Cooper is a chemical element with the symbol Cu (from Latin: cuprum) and atomic number 29. It is a soft, malleable, and ductile metal with very high thermal and electrical conductivity. A freshly exposed surface of pure copper has a pinkish-orange color. Copper is used as a conductor of heat and electricity, as a building material, and as a constituent of various alloys, such as sterling silver used in jewelry, cupronickel used to make marine hardware and coins, and constantan used in strain gauges and thermocouples.

Copper is one of the few metals that can occur in nature in a directly usable metallic form (native metals). This led to very early human use, from c. 8000 BC. Copper used in buildings, usually as roofing, oxidizes to form a green verdigris (Cu(OH)_2).

Copper is sometimes used in decorative art, both in its elemental metal form and in compounds as pigments. Copper compounds are used as bacteriostatic agents, fungicides, and wood preservatives.

Copper is essential to all living organisms as a trace dietary mineral because it is a key constituent of the respiratory enzyme complex cytochrome c oxidase. In molluscs and crustaceans, copper is a constituent of the blood pigment hemocyanin, which transports oxygen from the lungs or gills to the tissues.

In humans, copper is found mainly in the liver, muscle, and bone. The adult body contains between 1.4 and 2.1 mg of copper per kilogram (0.11-0.16% by weight) of body weight.

Standard benefits:

– Copper is a trace mineral that is essential to all living organisms.

– Copper is found in the liver, muscle, and bone.

– The adult body contains between 1.4 and 2.1 mg of copper per kilogram (0.11-0.16% by weight) of body weight.

Emotional benefits:

– Copper helps carry oxygen throughout the body, which is necessary for life.

– Knowing that you’re taking care of your body by supplying it with this important mineral can give you a sense of peace and well-being.

Physical benefits:

– Copper is necessary for the proper function of many enzymes and helps to maintain healthy connective tissues.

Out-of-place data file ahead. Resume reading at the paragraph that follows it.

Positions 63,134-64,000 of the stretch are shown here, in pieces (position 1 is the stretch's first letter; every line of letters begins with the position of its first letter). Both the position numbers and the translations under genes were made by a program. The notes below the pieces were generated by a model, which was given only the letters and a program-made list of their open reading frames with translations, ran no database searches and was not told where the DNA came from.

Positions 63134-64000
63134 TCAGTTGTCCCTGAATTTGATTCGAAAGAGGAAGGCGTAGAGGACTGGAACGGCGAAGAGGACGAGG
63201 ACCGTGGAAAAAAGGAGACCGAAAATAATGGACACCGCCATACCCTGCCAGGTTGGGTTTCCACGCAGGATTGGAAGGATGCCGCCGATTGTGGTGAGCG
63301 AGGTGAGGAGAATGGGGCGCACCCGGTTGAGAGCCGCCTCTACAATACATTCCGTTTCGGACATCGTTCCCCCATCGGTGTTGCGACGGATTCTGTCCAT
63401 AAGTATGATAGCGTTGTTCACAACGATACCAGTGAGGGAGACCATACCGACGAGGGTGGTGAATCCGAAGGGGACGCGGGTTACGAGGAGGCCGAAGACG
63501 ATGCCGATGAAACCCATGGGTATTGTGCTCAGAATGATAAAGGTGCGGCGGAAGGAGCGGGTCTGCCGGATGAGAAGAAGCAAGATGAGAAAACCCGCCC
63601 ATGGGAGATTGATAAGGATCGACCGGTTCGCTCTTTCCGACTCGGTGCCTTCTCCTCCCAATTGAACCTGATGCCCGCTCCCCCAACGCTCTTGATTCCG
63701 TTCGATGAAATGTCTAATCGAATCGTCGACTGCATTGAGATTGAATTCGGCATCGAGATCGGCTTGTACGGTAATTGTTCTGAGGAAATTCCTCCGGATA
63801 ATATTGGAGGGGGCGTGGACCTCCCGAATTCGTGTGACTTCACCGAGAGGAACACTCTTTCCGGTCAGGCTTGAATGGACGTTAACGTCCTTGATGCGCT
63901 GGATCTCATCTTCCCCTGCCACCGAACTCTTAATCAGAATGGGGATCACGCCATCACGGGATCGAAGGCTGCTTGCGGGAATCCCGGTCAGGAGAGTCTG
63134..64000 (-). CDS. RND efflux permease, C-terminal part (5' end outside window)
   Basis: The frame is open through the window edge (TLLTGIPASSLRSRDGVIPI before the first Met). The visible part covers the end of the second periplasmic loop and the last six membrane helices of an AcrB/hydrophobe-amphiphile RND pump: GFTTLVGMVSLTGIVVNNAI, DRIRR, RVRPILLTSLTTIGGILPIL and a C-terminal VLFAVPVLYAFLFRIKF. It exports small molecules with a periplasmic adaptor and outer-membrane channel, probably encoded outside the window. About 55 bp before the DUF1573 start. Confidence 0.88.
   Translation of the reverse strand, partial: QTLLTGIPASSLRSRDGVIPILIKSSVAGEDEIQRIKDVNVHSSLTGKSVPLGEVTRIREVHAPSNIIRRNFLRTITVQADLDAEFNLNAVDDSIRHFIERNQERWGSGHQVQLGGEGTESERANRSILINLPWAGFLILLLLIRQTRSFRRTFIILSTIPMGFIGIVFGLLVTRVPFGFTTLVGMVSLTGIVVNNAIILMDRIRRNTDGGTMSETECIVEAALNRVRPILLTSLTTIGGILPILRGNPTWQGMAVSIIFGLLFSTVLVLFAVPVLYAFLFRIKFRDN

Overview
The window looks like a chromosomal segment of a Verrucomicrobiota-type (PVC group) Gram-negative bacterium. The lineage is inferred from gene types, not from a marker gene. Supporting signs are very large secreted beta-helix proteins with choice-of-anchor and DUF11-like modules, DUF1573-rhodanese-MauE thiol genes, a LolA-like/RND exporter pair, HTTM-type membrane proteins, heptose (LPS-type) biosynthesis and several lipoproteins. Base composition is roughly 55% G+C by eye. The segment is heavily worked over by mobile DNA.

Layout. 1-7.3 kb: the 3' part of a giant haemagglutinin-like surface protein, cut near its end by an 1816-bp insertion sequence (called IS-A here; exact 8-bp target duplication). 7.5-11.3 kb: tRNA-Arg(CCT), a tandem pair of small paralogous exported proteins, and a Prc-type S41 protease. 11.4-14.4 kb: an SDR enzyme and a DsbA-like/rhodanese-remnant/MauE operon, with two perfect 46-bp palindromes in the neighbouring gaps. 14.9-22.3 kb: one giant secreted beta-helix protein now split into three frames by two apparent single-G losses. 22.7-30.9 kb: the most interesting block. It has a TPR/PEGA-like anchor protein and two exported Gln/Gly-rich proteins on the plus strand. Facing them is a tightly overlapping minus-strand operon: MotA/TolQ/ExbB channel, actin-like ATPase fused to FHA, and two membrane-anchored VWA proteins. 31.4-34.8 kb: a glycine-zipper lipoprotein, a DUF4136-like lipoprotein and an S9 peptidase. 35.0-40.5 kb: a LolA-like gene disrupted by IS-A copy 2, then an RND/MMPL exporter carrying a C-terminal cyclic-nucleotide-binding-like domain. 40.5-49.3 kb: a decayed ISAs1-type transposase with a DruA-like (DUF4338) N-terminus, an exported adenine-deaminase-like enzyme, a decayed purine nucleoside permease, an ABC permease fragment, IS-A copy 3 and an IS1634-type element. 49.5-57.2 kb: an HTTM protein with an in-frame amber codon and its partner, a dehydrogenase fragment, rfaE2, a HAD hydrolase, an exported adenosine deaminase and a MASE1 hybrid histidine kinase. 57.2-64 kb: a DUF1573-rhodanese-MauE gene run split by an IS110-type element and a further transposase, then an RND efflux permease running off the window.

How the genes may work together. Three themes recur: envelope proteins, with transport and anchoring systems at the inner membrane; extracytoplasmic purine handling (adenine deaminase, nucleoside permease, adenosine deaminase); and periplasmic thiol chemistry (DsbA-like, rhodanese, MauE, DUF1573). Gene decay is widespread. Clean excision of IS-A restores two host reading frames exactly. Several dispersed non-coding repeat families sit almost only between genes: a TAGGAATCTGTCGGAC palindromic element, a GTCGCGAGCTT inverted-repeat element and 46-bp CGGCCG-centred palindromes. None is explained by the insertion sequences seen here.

– It also plays a role in energy production and metabolism.

Mental benefits:

– Copper has been shown to improve cognitive function and reduce the risk of Alzheimer’s disease.

– It can also help to improve mood and relieve symptoms of anxiety and depression. it with this important mineral can give you a sense of peace and well-being.

Spiritual benefits:

– Copper can help to ground and protect you from negative energies.

– It can also promote balance and harmony, helping you to connect with the Earth and your surroundings.

Interaction with other Minerals:

– Copper is often found in combination with other minerals, such as zinc and iron.

– These combinations can help to improve the absorption and efficacy of copper supplementation.


– Copper is absorbed in the small intestine and then transported to the liver, where it is stored.

– It is then distributed to other tissues in the body, where it is needed for various biochemical processes.

– Copper is excreted in the urine and feces.


– The recommended daily allowance (RDA) for copper is 0.9-1.3 mg/day for adults.

– Copper supplements are available in tablets, capsules, or liquid form.

– If you are taking copper supplements, it is important to speak with your healthcare provider before starting any new supplement regimen.

Side Effects:

– Some people may experience gastrointestinal side effects, such as nausea, vomiting, and diarrhea, when taking copper supplements.

– If you experience any adverse side effects, stop taking the supplement and speak with your healthcare provider.


– Copper supplements should be used with caution in people with Wilson’s disease or other copper storage disorders.

– People with kidney problems should also use caution when taking copper supplements.

– Pregnant women and nursing mothers should speak with their healthcare providers before taking copper supplements.

Copper is an essential mineral that is required for human health. It plays a role in many biochemical processes, including energy production and metabolism, and is necessary for the proper function of enzymes. Copper can be found in food, water, air, and soil.